BTI’s collaboration with Stanford robotics is terminated

This+is+an+example+of+a+Liquid+Handling+Robot.+By+sending+commands+through+coding%2C+its+arms+can+pipette+liquid+into+each+hole%2C+exactly+in+the+tubes.+
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BTI’s collaboration with Stanford robotics is terminated

This is an example of a Liquid Handling Robot. By sending commands through coding, its arms can pipette liquid into each hole, exactly in the tubes.

This is an example of a Liquid Handling Robot. By sending commands through coding, its arms can pipette liquid into each hole, exactly in the tubes.

Pzucchel / CC BY-SA 3.0

This is an example of a Liquid Handling Robot. By sending commands through coding, its arms can pipette liquid into each hole, exactly in the tubes.

Pzucchel / CC BY-SA 3.0

Pzucchel / CC BY-SA 3.0

This is an example of a Liquid Handling Robot. By sending commands through coding, its arms can pipette liquid into each hole, exactly in the tubes.

Rachel Matatyaou, Staff Writer

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As a result of all of the advancements in robotics during the 21st century, many people have attempted to make robots a helpful tool in classrooms.

Carlmont’s Biotechnology Institute (BTI), a pathway within the science department, planned on utilizing robots from Stanford in their program.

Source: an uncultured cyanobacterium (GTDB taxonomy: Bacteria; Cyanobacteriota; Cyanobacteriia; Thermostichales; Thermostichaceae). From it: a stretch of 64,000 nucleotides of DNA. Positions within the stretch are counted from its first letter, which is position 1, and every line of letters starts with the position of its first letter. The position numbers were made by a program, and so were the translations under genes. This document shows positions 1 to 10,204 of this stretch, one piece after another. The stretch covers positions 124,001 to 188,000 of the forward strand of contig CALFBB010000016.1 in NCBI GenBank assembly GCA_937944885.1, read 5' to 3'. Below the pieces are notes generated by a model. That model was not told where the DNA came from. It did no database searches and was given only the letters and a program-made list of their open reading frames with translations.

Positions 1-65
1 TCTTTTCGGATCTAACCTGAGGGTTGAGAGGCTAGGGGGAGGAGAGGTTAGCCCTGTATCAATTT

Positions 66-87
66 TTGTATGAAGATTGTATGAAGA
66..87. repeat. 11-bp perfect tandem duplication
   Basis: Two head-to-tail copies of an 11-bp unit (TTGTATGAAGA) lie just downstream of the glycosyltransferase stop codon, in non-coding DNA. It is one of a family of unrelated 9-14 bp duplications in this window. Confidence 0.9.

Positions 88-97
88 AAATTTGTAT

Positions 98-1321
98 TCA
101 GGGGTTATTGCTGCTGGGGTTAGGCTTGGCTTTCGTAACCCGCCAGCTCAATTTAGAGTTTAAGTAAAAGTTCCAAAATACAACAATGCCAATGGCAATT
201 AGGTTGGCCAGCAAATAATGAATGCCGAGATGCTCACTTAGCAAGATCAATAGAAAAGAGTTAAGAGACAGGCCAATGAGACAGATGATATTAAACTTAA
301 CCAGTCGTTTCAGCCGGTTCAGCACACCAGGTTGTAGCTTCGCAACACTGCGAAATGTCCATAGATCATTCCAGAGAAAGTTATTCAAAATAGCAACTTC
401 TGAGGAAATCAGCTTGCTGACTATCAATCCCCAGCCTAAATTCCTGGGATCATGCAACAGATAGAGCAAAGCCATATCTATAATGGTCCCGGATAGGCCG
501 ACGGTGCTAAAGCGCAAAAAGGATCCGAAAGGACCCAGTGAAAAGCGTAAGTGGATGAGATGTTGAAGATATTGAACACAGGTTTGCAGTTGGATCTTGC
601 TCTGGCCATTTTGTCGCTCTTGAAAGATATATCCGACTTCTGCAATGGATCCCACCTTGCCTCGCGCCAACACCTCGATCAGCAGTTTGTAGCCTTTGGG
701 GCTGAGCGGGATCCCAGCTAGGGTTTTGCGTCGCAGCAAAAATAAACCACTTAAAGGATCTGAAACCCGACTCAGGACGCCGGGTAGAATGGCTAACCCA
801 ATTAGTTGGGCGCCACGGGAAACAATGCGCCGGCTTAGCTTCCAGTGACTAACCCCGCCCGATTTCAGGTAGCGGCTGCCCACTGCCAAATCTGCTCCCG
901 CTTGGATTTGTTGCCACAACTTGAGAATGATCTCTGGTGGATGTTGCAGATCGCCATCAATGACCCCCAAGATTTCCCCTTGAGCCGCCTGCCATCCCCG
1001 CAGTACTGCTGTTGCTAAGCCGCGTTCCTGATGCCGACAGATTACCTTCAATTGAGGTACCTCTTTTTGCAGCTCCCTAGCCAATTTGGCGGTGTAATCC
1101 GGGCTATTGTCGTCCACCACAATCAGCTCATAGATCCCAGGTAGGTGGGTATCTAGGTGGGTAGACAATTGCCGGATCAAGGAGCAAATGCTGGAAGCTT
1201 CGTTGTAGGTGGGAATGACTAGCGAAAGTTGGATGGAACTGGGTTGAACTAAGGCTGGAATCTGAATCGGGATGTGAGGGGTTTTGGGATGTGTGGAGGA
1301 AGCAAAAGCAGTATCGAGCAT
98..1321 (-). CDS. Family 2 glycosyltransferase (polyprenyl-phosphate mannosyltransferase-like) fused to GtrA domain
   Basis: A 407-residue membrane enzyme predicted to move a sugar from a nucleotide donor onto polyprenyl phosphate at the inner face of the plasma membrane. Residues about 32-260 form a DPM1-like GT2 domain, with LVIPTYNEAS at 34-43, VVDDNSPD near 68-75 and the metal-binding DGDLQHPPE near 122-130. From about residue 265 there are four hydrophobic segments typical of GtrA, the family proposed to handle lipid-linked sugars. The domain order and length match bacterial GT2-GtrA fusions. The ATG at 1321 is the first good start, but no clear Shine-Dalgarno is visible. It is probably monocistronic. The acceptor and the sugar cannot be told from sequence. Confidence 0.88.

Stanford and their partner Learning Tech received a grant to build Liquid Handling Robots (LHR) and approached Tina Smith in hopes of teaching her BTI students about them. Since Smith’s students are mixed into a Biology 4 course, Stanford agreed to collaborate with her first and second period biology classes.

These robots are supposedly capable of pipetting liquids in a science lab. Although the students can pipette on their own, an LHR would reduce the amount of time it would take to do so. In order for the students to code and operate the LHR, they need to learn about and become capable of making the code to direct their robots.

Stanford began their collaboration with Carlmont on March 16 when they introduced programming to the students. On March 19, the students participated in a programming workshop. 

“They learned to program on makecode.microbit.org on Monday and Tuesday,” Smith said.

On Tuesday morning, a member of the Stanford team met with Smith and told her that they would have to cancel the rest of the weeks’ plans due to technical difficulties. 

In an email to Smith, Len Erikson, the vice president of education services said, “The LHR did not pass integration testing. It is not ready for the planned classroom activity. There is not a further classroom session we can provide until the LHR passes testing and multiple units are available.”

Although Stanford offered to schedule another week to continue their collaboration with Carlmont, Smith declined.

“Unfortunately, I could not reschedule this week because I have already altered various times in order for Stanford to come,” Smith said.

Smith’s students had been looking forward to this week since the beginning of the school year.

“I enjoyed and thought it was cool when I used Microbit to send commands to the robots. It was disappointing to hear they canceled,” said Sammy Blucher, a junior in Smith’s first period class.

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